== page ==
My roommate and her boyfriend lock themselves in the room we share a lot and I can’t get any of my work done. I’m a freshman and my room is the only real space I have. I’ve tried going to the library but I’m just not comfortable there; I don’t feel relaxed and “at home”. I know it’s important for them to be alone together sometimes, but it really inhibits my ability to get my homework done in a timely fashion. What can I do without making myself seem like a prude? Dear Shut-out-of luck, First of all – you’re not a prude. It’s OK to want to get your homework done, it’s what we’re here for right? Well, that and hooking up . . . j/k! You don’t seem to mind their relationship; you just want your share of the space, right? Here’s what you do ﬁrst: pull up the Merciad link on our college website and ﬁnd in the archives the issue that came out last week. Read my article about the roommate that was talking on the phone a lot and apply it here. If you want them to stop locking you out, lock them out every chance you get. Then, scream and moan and then. . . wait, that might not be all that necessary. Just lock them out and ignore their knocking. Then, proceed to talk to your friends on the phone in a bellowing voice. . .oops, that’s exactly the same as last week and I don’t think they’ll want to pay me twice for the same article. If you’re not comfortable with shutting them out ﬁrst and don’t want to do to them what they do to you, no pun intended, leave leaﬂets about abstinence taped to your door, the fridge and your bathroom mirror. Maybe they’ll reconsider their actions and you can get your work done while they’re talking with the local counselor. If they don’t go often enough, though, you might not be able to do all your assignments this term. So in all actuality, you just need to take your roommate aside and tell her gently that you guys need to work something out, like a schedule of events for the room. Say that you need this much time during certain times of the day to be able to be studious and catch up in your classes. Tell her you don’t mind that she has the alone time and remind her that her boyfriend has a place to stay as well. Bascially, bring up the fact that it’s a problem for you, she might not know that it is. Often people
The Good, the Bad, & the Ugly
Thanks to all the complaints last year, the dean’s list reception was changed to a dinner. Though it was still held in Egan Cafeteria, the food was good and the desserts were even better. The Strategic Planning Committee is seeking opinions from all segments of the college community -- even the students. It’s great to see that students’ opinions count and that a level headed process is being used to plan the college’s future.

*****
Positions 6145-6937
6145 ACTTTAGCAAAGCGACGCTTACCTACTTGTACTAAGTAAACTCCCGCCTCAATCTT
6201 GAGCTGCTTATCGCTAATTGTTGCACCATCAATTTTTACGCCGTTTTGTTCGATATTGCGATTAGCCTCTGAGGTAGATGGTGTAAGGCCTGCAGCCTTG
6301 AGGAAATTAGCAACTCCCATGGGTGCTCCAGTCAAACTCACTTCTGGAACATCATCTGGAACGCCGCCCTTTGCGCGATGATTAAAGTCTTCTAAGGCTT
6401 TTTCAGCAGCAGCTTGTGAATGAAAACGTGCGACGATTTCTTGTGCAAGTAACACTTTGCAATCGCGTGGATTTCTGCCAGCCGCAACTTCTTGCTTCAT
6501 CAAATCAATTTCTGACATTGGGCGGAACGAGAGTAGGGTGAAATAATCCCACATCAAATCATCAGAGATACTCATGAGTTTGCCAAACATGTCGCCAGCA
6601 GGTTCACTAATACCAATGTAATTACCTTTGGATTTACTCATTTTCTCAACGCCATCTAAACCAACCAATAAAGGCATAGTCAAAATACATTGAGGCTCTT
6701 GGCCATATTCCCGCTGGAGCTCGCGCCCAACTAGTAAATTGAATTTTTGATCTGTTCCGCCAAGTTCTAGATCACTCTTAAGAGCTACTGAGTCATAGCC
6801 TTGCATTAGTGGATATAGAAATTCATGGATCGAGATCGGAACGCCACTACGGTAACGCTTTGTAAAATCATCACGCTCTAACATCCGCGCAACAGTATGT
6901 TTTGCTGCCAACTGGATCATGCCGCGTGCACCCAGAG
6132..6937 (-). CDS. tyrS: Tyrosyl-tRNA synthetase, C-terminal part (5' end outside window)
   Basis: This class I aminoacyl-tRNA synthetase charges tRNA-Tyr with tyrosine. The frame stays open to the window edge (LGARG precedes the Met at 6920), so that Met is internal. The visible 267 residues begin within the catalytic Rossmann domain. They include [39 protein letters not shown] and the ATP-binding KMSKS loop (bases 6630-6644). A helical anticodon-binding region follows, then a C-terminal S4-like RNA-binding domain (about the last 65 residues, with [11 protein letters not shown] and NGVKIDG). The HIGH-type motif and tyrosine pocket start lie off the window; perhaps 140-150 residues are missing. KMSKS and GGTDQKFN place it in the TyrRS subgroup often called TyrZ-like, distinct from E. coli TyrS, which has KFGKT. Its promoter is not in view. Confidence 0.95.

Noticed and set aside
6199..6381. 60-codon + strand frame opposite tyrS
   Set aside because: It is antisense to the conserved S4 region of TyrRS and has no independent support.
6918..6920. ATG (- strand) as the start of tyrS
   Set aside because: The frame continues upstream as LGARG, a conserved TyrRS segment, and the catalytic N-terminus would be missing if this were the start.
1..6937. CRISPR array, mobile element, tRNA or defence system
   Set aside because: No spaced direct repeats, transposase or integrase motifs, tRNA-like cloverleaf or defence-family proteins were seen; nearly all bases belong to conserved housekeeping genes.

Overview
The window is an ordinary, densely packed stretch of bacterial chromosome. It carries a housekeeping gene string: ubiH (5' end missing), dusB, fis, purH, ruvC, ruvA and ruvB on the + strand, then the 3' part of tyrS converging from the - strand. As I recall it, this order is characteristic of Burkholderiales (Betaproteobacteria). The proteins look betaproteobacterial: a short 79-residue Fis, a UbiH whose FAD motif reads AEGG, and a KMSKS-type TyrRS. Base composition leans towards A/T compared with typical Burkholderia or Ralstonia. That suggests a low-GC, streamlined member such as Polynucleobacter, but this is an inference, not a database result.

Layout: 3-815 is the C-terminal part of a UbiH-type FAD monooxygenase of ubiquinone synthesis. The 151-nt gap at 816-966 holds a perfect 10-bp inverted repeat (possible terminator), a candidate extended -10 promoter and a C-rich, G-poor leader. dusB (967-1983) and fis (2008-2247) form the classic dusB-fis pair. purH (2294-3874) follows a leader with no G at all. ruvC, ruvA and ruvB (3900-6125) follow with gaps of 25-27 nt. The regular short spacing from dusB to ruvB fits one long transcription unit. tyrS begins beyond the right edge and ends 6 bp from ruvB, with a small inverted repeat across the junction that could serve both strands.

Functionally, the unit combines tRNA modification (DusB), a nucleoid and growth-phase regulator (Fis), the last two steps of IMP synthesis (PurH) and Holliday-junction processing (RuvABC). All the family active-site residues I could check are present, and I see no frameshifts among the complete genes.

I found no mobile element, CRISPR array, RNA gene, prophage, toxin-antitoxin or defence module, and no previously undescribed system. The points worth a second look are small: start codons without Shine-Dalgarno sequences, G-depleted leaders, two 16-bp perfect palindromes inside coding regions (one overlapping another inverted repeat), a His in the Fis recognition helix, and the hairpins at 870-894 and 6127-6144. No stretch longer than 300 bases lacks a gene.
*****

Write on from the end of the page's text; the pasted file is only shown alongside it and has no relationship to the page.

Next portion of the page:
According to the Weather Channel, it is supposed to snow on Friday. So enjoy the last few days of warmer weather until winter sets in for the next several months, unless of course the weather man is wrong -- considering past inaccuracies, this is deﬁnitely not out of the realm of possibilities.
The garbage men opted to take out the trash at 4 a.m. waking everyone on Briggs and Lewis Avenues. Maintenance decided to cut the grass at 7 a.m. every morning making it difﬁcult for residents on the Mercy Suites to sleep in. Not everyone has an 8 a.m. class and believe it or not, college students value their sleep.
Allison Moore photo
The Mercyhurst football team lost 49-17 to Grand Valley this past weekend.
just get so wrapped up in their activities that they don’t realize the agendas or concerns of others. Let her know that you need some of the space that you’re forced to share with her for the rest of this year and will consider living with someone else next year-- if this continues to be a problem. Also, don’t forget that it is her space, too. She’s free to use it as she pleases, just as long as it doesn’t interfere with your schooling. In this case, her actions are causing academic problems, so you have every right to be anxious. Just have a little roommate-to-roommate chat and see where that goes. If it doesn’t work, think about ﬁnding a boyfriend for yourself, preferably one bigger than hers, or ask your RA about another more appropriate plan of action. Peace, ~Tempest~ The Tempest is the new advice column for the Merciad. Questions, comments, fears, gripes, if you have a problem I want to hear about it. Let me tell you about the world and the way I see it. Ask me anything, I’m all ears. . .submit your problems or questions to firstname.lastname@example.org.